SAN DIEGO – The more bars and liquor stores in an area, the more violence there will be, a new study finds.
Researchers compared crime statistics and listings of liquor licenses in Cincinnati to determine the connection. Convenience stores and carry-out sites that sold alcohol were the most strongly associated with assaults, but bars and restaurants that serve alcohol are also correlated with violence.
In fact, the statistics showed that adding one more liquor store per square mile would lead to 2.3 more simple assaults and 0.6 more aggravated assaults in the area.
The researchers didn't have data about whether the crimes were alcohol-related, so they can't be absolutely sure that liquor caused the violence, but they said they tried to account for other factors, such as age, race and poverty level in the area, that might explain the connection.
"We did our best to control for the social and demographic characteristics that help explain patterns of violence," said researcher William Pridemore, a professor in the department of criminal justice at Indiana University.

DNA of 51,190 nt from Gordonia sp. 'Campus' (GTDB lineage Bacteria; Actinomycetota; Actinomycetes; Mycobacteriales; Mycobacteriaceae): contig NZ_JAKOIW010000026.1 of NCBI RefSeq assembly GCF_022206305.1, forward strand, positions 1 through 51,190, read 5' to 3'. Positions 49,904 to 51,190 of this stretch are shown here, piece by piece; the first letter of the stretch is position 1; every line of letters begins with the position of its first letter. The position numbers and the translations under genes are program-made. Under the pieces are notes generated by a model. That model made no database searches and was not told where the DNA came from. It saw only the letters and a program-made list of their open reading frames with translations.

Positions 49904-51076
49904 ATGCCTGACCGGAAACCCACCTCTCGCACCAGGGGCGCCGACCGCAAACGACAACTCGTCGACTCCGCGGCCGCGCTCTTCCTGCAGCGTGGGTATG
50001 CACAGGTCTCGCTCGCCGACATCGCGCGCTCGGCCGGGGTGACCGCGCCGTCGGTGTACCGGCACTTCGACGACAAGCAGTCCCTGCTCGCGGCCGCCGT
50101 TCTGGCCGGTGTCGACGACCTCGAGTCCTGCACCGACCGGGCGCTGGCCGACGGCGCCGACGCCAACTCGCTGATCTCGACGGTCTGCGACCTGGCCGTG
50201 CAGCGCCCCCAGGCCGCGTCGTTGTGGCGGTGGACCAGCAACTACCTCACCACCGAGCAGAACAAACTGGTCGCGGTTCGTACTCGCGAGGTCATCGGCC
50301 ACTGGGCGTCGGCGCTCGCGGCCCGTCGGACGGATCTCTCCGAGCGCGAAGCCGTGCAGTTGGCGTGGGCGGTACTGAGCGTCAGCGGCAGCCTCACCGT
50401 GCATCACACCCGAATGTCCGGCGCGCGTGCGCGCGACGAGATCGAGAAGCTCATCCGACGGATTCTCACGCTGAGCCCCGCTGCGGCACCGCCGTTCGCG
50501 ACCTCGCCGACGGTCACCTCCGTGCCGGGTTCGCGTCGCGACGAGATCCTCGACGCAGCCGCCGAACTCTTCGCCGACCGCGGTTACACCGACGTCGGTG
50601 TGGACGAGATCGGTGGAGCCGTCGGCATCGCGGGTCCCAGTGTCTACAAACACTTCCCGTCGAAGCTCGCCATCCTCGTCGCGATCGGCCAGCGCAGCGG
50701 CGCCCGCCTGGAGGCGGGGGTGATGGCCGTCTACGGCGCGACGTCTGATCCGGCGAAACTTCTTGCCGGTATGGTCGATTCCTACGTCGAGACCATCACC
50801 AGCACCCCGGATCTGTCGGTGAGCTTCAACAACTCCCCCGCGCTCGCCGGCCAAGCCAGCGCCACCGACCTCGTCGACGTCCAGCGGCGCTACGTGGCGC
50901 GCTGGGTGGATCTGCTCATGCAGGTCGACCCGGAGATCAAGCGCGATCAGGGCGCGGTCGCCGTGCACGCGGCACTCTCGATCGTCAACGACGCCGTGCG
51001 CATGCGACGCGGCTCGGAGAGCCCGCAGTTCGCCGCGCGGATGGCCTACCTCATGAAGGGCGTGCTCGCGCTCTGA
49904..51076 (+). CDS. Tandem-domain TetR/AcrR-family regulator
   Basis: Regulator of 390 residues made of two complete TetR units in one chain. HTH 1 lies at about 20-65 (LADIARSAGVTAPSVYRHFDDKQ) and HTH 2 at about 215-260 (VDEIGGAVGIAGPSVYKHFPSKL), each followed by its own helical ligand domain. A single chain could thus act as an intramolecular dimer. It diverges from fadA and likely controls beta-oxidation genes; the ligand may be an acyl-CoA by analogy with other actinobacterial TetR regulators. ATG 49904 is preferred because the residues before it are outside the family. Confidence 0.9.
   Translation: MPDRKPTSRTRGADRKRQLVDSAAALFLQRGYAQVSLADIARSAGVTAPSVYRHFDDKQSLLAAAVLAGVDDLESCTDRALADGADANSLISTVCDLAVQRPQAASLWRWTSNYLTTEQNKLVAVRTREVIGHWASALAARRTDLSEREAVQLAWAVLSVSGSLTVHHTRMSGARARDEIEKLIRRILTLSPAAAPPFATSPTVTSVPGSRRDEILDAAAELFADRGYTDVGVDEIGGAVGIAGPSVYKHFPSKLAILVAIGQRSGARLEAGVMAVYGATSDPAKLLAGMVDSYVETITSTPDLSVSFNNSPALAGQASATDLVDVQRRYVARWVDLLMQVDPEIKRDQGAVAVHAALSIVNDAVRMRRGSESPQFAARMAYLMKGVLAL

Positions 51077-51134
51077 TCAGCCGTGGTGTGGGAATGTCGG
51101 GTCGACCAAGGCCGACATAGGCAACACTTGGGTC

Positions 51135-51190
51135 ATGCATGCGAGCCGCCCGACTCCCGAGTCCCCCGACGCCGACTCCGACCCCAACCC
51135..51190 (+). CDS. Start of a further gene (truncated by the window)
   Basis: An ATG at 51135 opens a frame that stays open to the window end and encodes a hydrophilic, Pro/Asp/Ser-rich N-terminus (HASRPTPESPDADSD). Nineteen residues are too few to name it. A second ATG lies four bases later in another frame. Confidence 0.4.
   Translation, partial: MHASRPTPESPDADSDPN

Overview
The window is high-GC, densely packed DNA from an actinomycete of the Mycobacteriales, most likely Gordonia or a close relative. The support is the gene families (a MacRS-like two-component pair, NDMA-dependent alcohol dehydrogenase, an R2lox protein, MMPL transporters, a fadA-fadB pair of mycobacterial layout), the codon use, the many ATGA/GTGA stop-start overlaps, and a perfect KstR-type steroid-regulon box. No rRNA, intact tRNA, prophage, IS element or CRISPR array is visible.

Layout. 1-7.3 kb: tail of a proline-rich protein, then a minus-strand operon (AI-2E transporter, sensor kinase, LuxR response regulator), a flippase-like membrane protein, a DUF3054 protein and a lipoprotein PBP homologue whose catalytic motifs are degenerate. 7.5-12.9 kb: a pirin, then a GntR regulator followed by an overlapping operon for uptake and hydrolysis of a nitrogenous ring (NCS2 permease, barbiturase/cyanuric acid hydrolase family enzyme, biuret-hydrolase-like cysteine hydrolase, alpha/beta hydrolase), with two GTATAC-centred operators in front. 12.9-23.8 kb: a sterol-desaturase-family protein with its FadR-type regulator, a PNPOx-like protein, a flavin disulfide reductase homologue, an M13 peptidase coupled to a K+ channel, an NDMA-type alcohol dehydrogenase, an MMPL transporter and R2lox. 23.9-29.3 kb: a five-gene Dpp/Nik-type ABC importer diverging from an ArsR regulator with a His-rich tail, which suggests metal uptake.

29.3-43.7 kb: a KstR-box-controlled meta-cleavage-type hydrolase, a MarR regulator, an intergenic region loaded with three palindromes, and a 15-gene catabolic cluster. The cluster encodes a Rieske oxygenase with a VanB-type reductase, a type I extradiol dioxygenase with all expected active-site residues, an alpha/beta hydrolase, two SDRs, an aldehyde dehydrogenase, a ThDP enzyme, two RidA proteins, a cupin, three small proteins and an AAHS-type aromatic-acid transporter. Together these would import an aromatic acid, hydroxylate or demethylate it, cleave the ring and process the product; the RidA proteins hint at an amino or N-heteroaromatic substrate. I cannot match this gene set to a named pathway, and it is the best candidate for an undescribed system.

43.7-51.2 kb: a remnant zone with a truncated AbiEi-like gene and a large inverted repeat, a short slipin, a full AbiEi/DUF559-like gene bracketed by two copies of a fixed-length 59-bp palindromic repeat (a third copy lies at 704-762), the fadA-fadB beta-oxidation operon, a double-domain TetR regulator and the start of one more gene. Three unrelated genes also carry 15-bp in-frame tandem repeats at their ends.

Pridemore and his co-author, Tony Grubesic, a professor of geography at Indiana University, presented their findings Sunday here at the annual meeting of the American Association for the Advancement of Science.
The scientists can only speculate on why liquor stores seem to cause more violence than bars and restaurants in an area.
"In restaurants and bars, there's a little more structured control," Grubesic told LiveScience. "If you're binging, they might cut you off."
The researchers said their findings could suggest ways communities could try to cut down on violence. For example, cities could reduce the number of liquor permits that are granted in a certain area, or set density limits on how many alcohol venues can exist in a given space. They also suggested the hours of bars and liquor stores could be adjusted.
"If there is some kind of propensity for all of the bars to close at 2 a.m., you might want to stagger those release times so not everybody's being released onto the street at the same time after a night of drinking," Grubesic said.
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